'Jeopardy!' champ Schneider to appear in SF
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She may have had her "Jeopardy!" winning streak snapped, but champion Amy Schneider will be at the Commonwealth Club in San Francisco next week for a virtual and in-person event to talk about her history-making run on the TV quiz show.
Schneider, of course, fell from the top ranks of the popular game show January 26, after 40 consecutive wins and earnings of nearly $1.4 million. Schneider was bested by Rhone Talsma, a librarian from Chicago, during a Final Jeopardy response that involved this clue: "The only nation in the world whose name in English ends in an H, it's also one of the 10 most populous."
Schneider came up with a blank response. Talsma wrote down, "What is Bangladesh?" This earned him $29,600. Thus, Talsma became the new "Jeopardy!" champion, but he lost the next day. Schneider will return for the show's "Tournament of Champions" later this year.
Schneider, 42, had made a memorable run on the show. Not only was she the first transgender woman to qualify for the Tournament of Champions but she also became the first woman on the quiz show to win more than $1 million. She had the second-longest winning streak in the show's history, behind only Ken Jennings, and is ranked fourth to win more than $1 million. Her cash winnings put her behind Jennings ($2,520,700 after 74 games), James Holzhauer, ($2,462,216 after 32 games), and Matt Amodio ($1,518,601 after 38 games). Jennings is currently hosting the show following the 2020 death of longtime host Alex Trebek.
Schneider could not be reached for comment. She told NBC News that she regrets nothing.
"I got about $1.2 million more than my best case scenario in my imagination," she told the outlet.
Schneider, a software engineer manager who lives in Oakland, had been watching the show since she was in kindergarten. In eighth grade, she was voted "most likely to appear on 'Jeopardy!'" In an interview with Emily St. James, Schneider mentioned that she got into trivia thanks to her family upbringing.
"As far as trivia, part of it is just the luck of genetics. That's how my brain works. Things stick in it. I definitely think a lot of it goes to my mother. She was a college professor and a math teacher. She was definitely about what you'd call the life of the mind and intellectual achievement and stimulation as its own reward."
Schneider auditioned to be on the show back in 2020. Due to delays because of the COVID-19 pandemic, she began taping the shows last September and on November 17 made her TV debut.
In an Instagram Live chat last week, Schneider told Anthony Allen Ramos, GLAAD's head of talent, that she had her qualms about being on TV.
"I definitely was concerned about being trans in public, that can go bad for people sometimes. But once my episodes started airing, I was really surprised by how overwhelmingly positive it was," she said. "There were definitely negative comments out there, and I definitely read a few more of them than I should have. But there weren't that many, and almost everybody was just happy for me and excited for me."
Schneider also mentioned to Ramos that her presence has been positive for parents of trans children.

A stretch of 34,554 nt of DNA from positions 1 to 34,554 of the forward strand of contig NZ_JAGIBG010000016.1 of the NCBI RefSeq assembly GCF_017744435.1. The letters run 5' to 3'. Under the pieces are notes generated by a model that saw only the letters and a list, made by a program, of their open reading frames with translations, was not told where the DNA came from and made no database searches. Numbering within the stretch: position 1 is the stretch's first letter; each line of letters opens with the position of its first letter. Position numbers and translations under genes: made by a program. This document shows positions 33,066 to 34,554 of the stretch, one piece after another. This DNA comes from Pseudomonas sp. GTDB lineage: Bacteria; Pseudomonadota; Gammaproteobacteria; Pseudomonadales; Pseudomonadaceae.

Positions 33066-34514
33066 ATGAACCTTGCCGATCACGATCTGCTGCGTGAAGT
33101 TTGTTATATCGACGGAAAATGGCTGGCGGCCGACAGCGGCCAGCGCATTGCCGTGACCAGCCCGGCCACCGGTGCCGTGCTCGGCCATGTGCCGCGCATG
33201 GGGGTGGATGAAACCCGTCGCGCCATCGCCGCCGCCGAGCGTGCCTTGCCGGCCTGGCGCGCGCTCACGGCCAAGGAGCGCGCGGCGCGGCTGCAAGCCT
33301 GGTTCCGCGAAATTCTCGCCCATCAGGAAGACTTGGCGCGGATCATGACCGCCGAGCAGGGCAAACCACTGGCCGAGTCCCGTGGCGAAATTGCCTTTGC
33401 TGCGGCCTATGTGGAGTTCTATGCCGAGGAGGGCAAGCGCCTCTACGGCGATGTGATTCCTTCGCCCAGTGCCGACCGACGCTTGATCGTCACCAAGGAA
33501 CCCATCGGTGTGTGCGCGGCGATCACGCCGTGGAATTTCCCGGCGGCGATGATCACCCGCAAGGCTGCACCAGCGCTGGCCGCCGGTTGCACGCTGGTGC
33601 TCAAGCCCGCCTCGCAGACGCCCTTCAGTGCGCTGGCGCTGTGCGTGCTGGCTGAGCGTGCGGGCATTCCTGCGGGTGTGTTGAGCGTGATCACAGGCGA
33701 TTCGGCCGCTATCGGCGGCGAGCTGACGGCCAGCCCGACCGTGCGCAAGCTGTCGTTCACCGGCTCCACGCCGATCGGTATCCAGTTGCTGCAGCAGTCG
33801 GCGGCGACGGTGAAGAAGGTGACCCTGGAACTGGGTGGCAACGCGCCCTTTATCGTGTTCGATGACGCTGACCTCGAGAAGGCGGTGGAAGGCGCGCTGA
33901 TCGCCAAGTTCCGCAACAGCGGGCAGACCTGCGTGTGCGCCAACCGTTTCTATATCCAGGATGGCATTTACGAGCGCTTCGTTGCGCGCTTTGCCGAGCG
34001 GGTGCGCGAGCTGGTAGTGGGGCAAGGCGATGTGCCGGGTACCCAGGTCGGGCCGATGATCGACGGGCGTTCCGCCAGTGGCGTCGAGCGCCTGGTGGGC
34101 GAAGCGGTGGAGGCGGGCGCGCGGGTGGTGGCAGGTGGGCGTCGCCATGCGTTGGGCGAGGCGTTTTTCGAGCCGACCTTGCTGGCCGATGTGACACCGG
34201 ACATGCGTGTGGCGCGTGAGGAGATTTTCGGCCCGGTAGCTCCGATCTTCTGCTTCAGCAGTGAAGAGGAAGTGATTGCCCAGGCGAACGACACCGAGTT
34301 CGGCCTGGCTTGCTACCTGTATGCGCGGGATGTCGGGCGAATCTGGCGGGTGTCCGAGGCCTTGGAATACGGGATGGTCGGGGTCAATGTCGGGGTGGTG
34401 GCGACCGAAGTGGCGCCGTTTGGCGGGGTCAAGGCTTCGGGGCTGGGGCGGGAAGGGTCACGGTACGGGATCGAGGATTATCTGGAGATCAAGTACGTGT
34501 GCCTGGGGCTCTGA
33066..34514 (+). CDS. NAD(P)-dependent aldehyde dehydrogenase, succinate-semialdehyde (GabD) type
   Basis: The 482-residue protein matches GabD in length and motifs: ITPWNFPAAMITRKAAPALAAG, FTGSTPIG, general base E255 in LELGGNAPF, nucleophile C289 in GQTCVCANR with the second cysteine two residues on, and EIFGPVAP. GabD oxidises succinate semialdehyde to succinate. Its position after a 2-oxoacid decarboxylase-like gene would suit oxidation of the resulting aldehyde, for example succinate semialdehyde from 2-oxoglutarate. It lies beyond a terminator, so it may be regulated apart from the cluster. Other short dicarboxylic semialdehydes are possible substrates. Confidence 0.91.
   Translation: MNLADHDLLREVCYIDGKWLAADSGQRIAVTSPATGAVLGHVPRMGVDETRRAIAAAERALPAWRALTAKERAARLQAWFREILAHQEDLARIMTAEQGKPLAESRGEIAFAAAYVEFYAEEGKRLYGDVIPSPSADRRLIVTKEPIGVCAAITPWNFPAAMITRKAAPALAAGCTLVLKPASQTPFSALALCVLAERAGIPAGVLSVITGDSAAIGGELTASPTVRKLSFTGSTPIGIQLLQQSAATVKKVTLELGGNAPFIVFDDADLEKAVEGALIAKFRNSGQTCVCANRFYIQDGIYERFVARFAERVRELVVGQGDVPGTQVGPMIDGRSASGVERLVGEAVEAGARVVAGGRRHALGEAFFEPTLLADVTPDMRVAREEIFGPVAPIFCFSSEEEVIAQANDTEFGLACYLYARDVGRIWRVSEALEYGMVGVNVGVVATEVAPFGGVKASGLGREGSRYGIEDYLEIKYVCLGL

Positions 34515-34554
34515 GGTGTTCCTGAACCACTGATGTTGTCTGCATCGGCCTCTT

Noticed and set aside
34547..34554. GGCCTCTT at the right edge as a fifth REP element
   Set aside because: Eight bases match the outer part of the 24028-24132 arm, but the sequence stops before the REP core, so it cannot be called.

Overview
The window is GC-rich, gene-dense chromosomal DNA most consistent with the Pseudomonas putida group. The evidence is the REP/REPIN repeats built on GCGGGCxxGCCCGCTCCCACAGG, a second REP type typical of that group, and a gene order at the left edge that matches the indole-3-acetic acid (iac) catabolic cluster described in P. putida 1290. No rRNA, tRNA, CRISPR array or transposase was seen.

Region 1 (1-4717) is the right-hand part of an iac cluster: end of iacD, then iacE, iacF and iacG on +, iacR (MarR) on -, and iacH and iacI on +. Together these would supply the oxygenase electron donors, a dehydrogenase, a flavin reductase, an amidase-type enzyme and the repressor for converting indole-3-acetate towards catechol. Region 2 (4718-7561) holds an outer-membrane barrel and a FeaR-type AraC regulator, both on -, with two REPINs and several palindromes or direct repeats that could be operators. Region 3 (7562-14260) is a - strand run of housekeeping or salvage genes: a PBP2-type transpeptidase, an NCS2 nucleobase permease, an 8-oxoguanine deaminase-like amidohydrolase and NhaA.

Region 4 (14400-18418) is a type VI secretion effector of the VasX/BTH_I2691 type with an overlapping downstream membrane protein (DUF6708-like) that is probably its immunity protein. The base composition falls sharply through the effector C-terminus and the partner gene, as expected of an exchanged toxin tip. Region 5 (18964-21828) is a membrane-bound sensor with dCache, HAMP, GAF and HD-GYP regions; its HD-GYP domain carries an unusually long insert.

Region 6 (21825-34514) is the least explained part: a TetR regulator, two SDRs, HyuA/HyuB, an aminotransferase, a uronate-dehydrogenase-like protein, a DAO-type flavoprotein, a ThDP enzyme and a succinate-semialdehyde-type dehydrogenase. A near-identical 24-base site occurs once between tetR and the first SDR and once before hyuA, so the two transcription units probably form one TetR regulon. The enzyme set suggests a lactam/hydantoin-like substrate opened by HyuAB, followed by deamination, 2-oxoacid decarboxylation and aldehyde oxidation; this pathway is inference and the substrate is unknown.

"[I've been] hearing from a lot of parents and grandparents of trans people," she said. "What they've told me, and this is what I wasn't expecting, is that [watching me] made them feel better about their trans loved ones, that they could be out there successful. And I was like 'Wow yes, they can, and I agree.'"
And she said that being trans had made her a stronger opponent.
"There's some overlap between being trans and being nerdy, you kind of see that out there. I think that may be because, being trans as a child, I was always trying to put myself in the place of women and watch them, and see what they're doing, and try to imagine what their life is like," she said. "And I think that sort of projecting yourself out, you become interested in learning. Whether it's just facts in general, or maybe getting into a certain fandom really hard, or whatever it may be, I think maybe there's some connection right there."
GLAAD did not respond to a request for comment. As the B.A.R. previously reported, Nick Adams, director of transgender representation at the organization, commended Schneider's impact on the show in a statement.
"Amy Schneider's incredible run on 'Jeopardy!' allows families all over the country to get to know her as someone who is great at word puzzles, has in-depth knowledge on a range of topics, and who also happens to be a transgender woman. Amy is using her history-making appearances and new platform to raise awareness of transgender issues and share a bit of her personal story too."
Schneider told Ramos that her coming out wasn't so bad.
"I'd say that one thing that was true for me, at least, was that I feared so many things that didn't end up happening," she said. "And what I thought it was going to be like, for the most part, didn't occur, didn't materialize, those things I was afraid of. There's a good chance that if you're in that position, that you're like I am, and that you're thinking of everything that might go wrong, that might be hard. I would say that's not realistic, that's not the right way to think about it, and that also there's going to be so many unexpected things that you might get out of it that you're not anticipating."
GLAAD announced that Schneider would receive a special recognition honor at its 33rd annual GLAAD Media Awards April 8, which honors media for outstanding representation of LGBTQ people and issues.
Schneider's Commonwealth Club appearance is set for Thursday, February 10, at 12:30 p.m. The program is free for members. Others can purchase tickets for either in-person or online.
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